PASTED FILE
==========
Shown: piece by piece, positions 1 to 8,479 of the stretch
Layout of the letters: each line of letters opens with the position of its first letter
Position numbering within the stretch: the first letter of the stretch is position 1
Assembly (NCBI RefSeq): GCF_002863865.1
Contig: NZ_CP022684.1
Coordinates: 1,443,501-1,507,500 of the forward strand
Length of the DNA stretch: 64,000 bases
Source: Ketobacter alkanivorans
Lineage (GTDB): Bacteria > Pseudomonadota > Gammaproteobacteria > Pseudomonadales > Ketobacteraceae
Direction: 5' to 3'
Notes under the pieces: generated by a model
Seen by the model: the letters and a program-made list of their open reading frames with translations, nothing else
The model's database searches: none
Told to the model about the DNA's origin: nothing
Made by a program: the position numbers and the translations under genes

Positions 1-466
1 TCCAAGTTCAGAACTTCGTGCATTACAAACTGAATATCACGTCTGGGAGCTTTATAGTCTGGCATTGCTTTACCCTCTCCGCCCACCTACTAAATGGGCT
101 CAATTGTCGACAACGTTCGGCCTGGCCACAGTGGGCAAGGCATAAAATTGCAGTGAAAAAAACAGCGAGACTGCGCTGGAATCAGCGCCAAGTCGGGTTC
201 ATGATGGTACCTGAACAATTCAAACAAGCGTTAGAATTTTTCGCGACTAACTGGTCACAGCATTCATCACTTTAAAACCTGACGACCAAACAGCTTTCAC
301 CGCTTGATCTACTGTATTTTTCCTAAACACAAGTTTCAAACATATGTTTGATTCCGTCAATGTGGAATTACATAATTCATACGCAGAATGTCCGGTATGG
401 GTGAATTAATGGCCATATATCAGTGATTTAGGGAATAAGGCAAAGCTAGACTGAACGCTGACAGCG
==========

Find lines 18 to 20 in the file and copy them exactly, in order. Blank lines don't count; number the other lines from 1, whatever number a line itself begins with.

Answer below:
101 CAATTGTCGACAACGTTCGGCCTGGCCACAGTGGGCAAGGCATAAAATTGCAGTGAAAAAAACAGCGAGACTGCGCTGGAATCAGCGCCAAGTCGGGTTC
201 ATGATGGTACCTGAACAATTCAAACAAGCGTTAGAATTTTTCGCGACTAACTGGTCACAGCATTCATCACTTTAAAACCTGACGACCAAACAGCTTTCAC
301 CGCTTGATCTACTGTATTTTTCCTAAACACAAGTTTCAAACATATGTTTGATTCCGTCAATGTGGAATTACATAATTCATACGCAGAATGTCCGGTATGG